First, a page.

Is democracy liberal?
James Napier | Monday, March 1, 2010
George W. Bush liked to talk about democracy and its many virtues. He even went so far as to make promoting democracy a central component of American foreign policy. I mention this because on March 7, Iraq will finally hold the elections that had originally been scheduled for Jan. 15.
Contemplating the many issues at stake in this election, I began to wonder if democracy is actually all that great. This is not to say Iraq’s nascent democracy is hopeless — if anything, the past few months have shown Iraq has and will have rough patches but can work through its issues in a legal and productive manner (though there are many problems still to work out). Rather, my question should be seen more simply as investigating whether there are virtues inherent in democracy.
Often, we attach high-minded ideals of freedom of speech, human rights and other liberal ideas with democracy. In reality, these are concepts that are not integral to democracy but to liberal democracies like the United States and Great Britain. A democracy does not fundamentally ensure any rights, as a democratic government is merely one which is elected by the general populace — or perhaps a portion of the populace. Democracy can encourage political awareness amongst the populace which in turn can encourage freedom of speech and other liberal ideas. However, there is no guarantee that this will happen.
History abounds with ill-liberal democracies and democratically-elected governments destroying the very constitutions which allowed them to be elected in the first place. The most famous case occurred in Germany in 1932 and we all know how that turned out. Though Hitler never gained a majority vote, his rise to power illustrates how a democratic government can be manipulated into a dictatorship. Other, more recent cases are Russia and Venezuela. Neither country is overtly authoritarian nor threatening to become so. However, neither country is exactly full of liberalism and free ideas. In Russia, there is little question Vladimir Putin is running the show. Also, given the many reporters killed in Russia over the past several years, I would not recommend anyone interested in pursuing a journalism career move to Russia. On the other hand, Venezuela’s Hugo Chavez was very much legally elected and also very much abuses his power to strangle any opposition.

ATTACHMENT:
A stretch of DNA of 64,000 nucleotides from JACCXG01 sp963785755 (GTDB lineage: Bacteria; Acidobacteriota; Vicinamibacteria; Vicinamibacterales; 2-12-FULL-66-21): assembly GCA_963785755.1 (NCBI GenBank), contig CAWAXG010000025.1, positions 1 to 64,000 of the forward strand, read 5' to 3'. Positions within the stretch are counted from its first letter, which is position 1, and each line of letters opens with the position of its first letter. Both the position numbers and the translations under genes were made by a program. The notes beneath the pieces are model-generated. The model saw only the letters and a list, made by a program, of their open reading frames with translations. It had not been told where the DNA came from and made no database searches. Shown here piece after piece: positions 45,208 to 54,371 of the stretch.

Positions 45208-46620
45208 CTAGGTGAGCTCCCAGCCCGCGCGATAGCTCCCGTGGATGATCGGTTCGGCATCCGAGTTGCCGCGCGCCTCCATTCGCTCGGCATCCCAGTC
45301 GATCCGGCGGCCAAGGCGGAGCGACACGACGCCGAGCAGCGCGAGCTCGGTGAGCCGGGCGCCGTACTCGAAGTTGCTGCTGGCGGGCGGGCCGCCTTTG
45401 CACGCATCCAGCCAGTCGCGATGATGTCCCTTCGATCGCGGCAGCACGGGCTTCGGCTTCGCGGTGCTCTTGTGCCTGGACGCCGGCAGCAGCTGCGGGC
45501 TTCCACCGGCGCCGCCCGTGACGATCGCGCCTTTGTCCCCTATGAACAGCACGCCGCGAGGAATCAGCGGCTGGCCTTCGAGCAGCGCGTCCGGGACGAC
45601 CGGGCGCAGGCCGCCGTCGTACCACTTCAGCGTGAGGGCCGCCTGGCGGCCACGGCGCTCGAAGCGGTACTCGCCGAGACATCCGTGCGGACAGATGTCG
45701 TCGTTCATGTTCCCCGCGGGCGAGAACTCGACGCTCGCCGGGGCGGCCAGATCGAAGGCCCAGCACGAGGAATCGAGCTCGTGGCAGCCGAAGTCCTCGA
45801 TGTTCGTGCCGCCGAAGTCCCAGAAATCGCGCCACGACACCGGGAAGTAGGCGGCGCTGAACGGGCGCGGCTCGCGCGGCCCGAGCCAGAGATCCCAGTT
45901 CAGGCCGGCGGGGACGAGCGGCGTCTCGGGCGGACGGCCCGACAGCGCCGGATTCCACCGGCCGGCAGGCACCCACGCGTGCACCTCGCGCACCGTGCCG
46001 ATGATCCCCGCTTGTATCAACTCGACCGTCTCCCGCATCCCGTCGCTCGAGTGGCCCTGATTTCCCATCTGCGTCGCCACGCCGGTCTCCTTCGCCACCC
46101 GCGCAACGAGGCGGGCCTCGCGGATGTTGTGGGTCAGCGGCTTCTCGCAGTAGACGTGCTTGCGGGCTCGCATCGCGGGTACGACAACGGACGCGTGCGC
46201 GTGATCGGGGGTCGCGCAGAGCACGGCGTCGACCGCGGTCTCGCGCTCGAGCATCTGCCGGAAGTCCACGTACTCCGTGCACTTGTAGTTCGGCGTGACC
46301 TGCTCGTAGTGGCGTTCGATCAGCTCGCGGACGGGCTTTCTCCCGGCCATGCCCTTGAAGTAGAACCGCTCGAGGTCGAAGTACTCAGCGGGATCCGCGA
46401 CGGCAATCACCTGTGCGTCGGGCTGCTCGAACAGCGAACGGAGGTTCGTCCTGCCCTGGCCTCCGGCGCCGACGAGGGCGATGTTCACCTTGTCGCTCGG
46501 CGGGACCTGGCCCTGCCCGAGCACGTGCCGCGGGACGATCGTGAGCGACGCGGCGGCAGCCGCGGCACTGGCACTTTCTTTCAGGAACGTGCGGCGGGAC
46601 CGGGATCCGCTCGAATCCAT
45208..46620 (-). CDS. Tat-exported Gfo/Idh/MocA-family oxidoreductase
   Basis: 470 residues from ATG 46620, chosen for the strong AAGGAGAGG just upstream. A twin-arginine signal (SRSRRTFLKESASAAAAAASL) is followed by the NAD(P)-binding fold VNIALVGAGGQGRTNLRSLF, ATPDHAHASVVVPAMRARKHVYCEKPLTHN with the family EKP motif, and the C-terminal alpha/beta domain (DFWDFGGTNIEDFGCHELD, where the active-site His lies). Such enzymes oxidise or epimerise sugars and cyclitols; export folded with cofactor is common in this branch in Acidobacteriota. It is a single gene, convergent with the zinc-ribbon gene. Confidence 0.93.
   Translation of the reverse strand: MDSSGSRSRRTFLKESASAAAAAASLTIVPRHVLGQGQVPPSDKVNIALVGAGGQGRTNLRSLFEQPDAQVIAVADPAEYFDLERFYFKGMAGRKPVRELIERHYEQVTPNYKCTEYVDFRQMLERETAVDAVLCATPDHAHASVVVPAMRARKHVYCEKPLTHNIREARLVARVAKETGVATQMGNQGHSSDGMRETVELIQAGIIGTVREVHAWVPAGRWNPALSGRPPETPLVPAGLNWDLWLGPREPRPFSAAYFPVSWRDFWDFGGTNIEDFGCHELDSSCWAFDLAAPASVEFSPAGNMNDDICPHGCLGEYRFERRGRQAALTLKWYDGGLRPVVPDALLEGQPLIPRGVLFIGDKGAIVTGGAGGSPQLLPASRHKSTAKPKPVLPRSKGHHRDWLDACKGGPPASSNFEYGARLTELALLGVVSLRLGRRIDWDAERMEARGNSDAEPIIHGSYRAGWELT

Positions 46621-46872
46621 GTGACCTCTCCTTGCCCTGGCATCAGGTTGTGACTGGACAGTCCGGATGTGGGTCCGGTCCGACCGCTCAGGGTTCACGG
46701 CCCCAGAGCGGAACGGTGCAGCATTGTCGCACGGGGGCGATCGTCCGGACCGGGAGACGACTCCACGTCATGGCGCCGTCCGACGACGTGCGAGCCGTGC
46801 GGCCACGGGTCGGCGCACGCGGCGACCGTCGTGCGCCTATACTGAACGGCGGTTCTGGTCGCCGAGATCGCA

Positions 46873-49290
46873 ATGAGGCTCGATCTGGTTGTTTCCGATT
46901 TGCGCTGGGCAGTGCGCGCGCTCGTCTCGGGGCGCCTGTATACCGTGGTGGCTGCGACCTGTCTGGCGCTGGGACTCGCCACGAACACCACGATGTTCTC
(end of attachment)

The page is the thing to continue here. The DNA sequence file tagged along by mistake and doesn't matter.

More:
The point here is that casting votes does nothing to secure freedoms. If the above cases are unconvincing, just look at Hamas’ 2006 election in the Gaza Strip. The group’s entire platform is opposed to anything even approaching liberal ideas. And their actions are nothing short of atrocious. When living in Egypt, I met a young Palestinian who was captured and tortured by Hamas on three separate occasions within a two-year time span. At that time, he was living with family and going to school Gaza. The reason they tortured him? Money.
Freedom is not secured by casting a vote but by fighting for it. This does not necessarily mean violence — very rarely, in fact. Rather, one fights for his or her rights through education, laws, interest groups and civil disobedience. The most important of these four ways to fight is education because an intelligent public is more difficult to dupe and less likely to easily give up their rights. Essentially, if one desires a liberal democracy, do not support democracy but liberal institutions — places that encourage a person to think for him or herself. Most particularly, this means promoting higher education.
It is easy for a an elected official to destroy a country. It is much harder for a government to ignore or subvert a well-educated and politically aware public. And history has shown that education and political awareness often go hand in hand. Of course, whether promoting liberalism or democracy, the United States must make a conscious effort to work with and listen to its friends and allies. Perhaps this is the most important lesson as America’s politicians and pundits wait in anticipation for the results of Iraq’s March 7 elections.
James Napier is a senior history major. He can be contacted at email@example.com
The views expressed in this column are those of the author and not necessarily those of The Observer.